ADHD and cognitive decline may be connected, according to a new study.
Alzheimer’s disease is a tragic obstacle for individuals and their families to face in life. The cognitive decline that comes with Alzheimer’s makes it difficult for those affected to continue on with the basic components of day–to–day life. While Alzheimer’s remains without a cure and is not completely understood, recent studies have demonstrated that there may be a link between Alzheimer’s and a predisposition for attention-deficit hyperactivity disorder (ADHD).
Links between these kinds of conditions are hard to nail down, largely due to the logistical constraints of studying such things. For one thing, there is a long period of time that needs to pass for the study to uncover anything meaningful, as Alzheimer’s is going to develop over an extended time in most cases. So, there needs to be follow-up over the long term, which can be expensive to manage and hard to control for the many variables involved.
With that said, a longitudinal study was conducted that managed to show a possible connection between cognitive decline and the genetic predisposition for ADHD. Often, ADHD is thought of as something that impacts young people – and it does – but it is an issue for older individuals as well. In fact, it is believed that perhaps more than 2% of all adults over the age of 50 have the condition and there are probably more individuals who haven’t been diagnosed. ADHD hasn’t always been as frequently diagnosed as it is today. While the extent of the studies that have been performed so far does not range far enough to prove any kind of causal connection, there is enough to warrant further investigation.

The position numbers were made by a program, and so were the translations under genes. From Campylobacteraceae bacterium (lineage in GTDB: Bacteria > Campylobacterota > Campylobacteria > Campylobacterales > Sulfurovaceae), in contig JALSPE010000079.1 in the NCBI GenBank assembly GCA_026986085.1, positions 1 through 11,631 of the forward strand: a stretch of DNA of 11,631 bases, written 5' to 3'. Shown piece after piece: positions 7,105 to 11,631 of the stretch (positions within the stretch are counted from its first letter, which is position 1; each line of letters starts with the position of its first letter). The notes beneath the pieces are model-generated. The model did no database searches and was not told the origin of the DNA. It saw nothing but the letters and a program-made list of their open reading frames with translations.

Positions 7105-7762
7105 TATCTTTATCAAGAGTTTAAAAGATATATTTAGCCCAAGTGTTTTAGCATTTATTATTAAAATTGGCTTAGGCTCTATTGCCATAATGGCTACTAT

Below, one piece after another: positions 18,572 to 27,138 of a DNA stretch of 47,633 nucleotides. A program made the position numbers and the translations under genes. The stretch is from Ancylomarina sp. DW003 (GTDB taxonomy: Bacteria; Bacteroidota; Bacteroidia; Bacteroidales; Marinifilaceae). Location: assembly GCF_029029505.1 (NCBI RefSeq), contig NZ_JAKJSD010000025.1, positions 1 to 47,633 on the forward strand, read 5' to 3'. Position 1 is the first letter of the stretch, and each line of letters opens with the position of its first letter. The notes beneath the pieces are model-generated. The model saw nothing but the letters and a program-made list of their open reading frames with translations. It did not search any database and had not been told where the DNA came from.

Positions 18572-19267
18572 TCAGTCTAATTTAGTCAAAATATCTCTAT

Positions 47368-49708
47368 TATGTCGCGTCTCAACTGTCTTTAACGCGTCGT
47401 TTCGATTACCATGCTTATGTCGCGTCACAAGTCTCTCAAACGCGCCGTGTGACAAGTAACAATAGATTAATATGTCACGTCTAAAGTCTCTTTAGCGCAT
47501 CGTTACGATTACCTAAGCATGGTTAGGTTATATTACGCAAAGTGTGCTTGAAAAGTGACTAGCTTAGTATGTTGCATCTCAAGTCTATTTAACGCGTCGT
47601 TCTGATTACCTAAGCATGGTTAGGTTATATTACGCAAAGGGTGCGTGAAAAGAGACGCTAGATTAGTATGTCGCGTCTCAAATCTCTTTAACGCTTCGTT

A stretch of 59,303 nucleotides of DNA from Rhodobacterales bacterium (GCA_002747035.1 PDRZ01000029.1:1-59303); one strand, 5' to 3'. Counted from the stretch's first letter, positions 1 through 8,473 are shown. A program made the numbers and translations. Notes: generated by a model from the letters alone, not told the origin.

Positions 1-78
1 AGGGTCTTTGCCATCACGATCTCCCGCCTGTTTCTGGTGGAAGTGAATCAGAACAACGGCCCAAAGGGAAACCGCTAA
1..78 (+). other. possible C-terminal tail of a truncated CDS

The study that was used to demonstrate a possible connection between these two conditions leaned on advanced genetic science to do its work. First, it used what is known as an ADHD polygenic risk score, which evaluates how many gene variants that point to ADHD risk are present in an individual. While polygenic risk scores are not perfect, they do provide insight that can be used to highlight how likely an individual is to be impacted by ADHD.
With this testing in use, it was then possible to track the ongoing cognitive function of people in the study for years. Within the six-year period for follow–up testing, those who had a higher risk score in the initial polygenic testing did prove to be more likely to face a higher level of cognitive decline. Specifically, tests that evaluated memory showed more decline for the high ADHD risk group than the general population.
There is a lot of ground to cover and work to be done before any kind of link is confirmed between ADHD and Alzheimer’s. The next step may be to work on a study that evaluates the biomarkers of Alzheimer’s disease within a set of individuals that had been diagnosed with ADHD at an early age in life, rather than using the polygenic risk score to look for ADHD in those who are already in the later stages.